Washing your hands is something you do everyday, usually without even thinking about it. But soap and handwashing were not always a thing, and they actually changed the course of human history through keeping us healthy. Good old fashioned soap — made from oils, lye and water — changed the world. And we’re going to tell you about the history of soap and what makes it so effective. Curious about how soap works? Here’s some more reading on why soap works.
“With water I bathed myself, with soda I cleansed myself, with oil from the basin I beautified myself.” That’s an inscription discovered on a Sumerian clay tablet in the ancient city of Babylon.2800 B.C.
A barrel with soap like substances from Ancient Babylon was found by archaeologists in what is now present-day Iraq, dating back to 2800 B.C. Ancient Babylonians made basic soap from fats boiled with ashes and water. They were on to something. Lye, a critical ingredient in soap making, can actually be made from wood ashes!
The Ebers Papyrus is an ancient medical scroll from ancient Egypt that contained herbal medical knowledge. In it, the scroll describes combining animal and vegetable oils with alkaline salts to form a soap-like material that was used for washing and treating skin diseases. Wash like an Egyptian, am I right?200 A.D.
Ancient Greeks use a mixture of ash and lye to clean their pots and statues, while the Gauls and Romans also used animal fats to make a soap-like mixture.1200
The soap making centres of the world are Marseilles, France and Savona, Italy. In Italy and Spain, soap was being made from goat fat and the ashes of Beech trees, while in France people started using Olive Oil (yum!) to produce soap.1350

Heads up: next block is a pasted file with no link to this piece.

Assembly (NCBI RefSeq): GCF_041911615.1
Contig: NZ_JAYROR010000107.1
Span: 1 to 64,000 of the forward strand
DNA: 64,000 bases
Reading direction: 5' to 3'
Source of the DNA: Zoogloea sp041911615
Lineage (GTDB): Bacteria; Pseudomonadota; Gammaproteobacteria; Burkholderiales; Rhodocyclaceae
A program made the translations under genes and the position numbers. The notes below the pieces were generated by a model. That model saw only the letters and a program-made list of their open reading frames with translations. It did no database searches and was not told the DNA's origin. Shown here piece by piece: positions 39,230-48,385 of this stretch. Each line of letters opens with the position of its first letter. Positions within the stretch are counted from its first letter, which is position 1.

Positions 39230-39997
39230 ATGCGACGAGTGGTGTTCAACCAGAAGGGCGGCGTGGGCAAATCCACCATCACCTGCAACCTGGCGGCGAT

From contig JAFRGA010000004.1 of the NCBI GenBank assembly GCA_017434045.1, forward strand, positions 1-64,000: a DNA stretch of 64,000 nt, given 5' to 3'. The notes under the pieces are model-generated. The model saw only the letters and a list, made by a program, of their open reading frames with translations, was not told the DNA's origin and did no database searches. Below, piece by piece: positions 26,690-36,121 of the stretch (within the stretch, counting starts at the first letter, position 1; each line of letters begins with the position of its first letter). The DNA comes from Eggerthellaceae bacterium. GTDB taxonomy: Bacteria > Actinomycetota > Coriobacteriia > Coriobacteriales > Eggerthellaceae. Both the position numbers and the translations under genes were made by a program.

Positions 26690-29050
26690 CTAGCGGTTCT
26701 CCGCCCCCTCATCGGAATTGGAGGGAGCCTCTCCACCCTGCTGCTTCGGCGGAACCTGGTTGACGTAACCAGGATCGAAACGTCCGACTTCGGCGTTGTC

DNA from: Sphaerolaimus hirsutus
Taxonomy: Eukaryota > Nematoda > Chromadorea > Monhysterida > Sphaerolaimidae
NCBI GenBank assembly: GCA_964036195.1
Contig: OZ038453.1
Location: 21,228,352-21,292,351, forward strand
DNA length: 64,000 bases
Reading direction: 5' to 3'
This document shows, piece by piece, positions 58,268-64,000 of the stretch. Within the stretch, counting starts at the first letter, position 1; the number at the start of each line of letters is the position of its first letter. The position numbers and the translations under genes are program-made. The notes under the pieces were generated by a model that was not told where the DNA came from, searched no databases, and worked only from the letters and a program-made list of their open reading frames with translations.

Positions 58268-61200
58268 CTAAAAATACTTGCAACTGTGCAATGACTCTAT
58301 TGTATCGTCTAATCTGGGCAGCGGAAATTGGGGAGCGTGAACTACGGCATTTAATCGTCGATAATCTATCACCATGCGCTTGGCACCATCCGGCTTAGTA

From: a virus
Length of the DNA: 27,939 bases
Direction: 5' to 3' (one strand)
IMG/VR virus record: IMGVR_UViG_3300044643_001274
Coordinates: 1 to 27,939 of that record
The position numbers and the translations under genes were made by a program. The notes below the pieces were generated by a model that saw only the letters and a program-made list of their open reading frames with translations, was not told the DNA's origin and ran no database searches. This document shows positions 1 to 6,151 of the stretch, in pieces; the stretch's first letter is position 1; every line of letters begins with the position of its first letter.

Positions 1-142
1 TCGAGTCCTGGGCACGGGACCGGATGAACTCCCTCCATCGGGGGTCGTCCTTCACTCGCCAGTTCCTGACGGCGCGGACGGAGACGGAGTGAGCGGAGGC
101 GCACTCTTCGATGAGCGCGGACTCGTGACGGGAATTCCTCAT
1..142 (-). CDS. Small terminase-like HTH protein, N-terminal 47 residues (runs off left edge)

In the Middle Ages, the Bubonic Plague, a.k.a. The Black Death, caused by the bacteria Yersinia pestis, spread across the world. Some at the time feared bathing, thinking that disease spread through the air and water would help transmit it.
Nicolas Leblanc, a French chemist, discovers how to make soda ash (that’s mixed with fat to create soap) from common salt. His method makes it less expensive to create soap.1846
Game changer! Hungarian doctor Ignaz Semmelweis is known as the “father of hand hygiene” because he noticed more women giving birth in the medical ward were dying than those who gave birth in the midwife’s ward. He realised that the doctors were going from the autopsy ward to the delivery ward, carrying icky particles with them and making people sick. Dr. Semmelweis mandated handwashing (with chlorine!), lowering the number of deaths dramatically.1851
Florence Nightingale, who’s known as the founder of modern nursing, instituted handwashing and hygienic practices in the war hospital during the Crimean War. Even though the reasoning behind the practice was a bit off — the belief at the time was that foul odours called miasmas caused infection — the rate of infections in the hospital dropped nonetheless.
1850s - 1880s
Research from French microbiologist and chemist Louis Pastuer, carried on by German physician and microbiologist, Robert Koch helps to solidify germ theory, the scientific theory of disease that we still use today.1865
Liquid soap is patented by a man named William Shepperd.
The first synthetic detergents are invented in Germany in World War 1 in response to a shortage of fats.1950s
Synthetic detergent sales are on the rise in the U.S.
Synthetic detergents are often produced with a neutral pH. Natural soap, like that we make at Rocky, tends toward the alkaline with a pH of 8-10. You know who hates alkalinity? Viruses. That’s why — with proper handwashing — the alkalinity of natural soap will help to deactivate viruses on your skin.1980s
The Centers for Disease controls publishes its first hand hygiene guidelines. The first nationally endorsed guidelines of that kind in the world.2000
Rocky Mountain Soap Company opens! Woohoo!
We find ourselves being told over and over that the most effective way to stay healthy in this pandemic is to wash your hands well, and often. That means:
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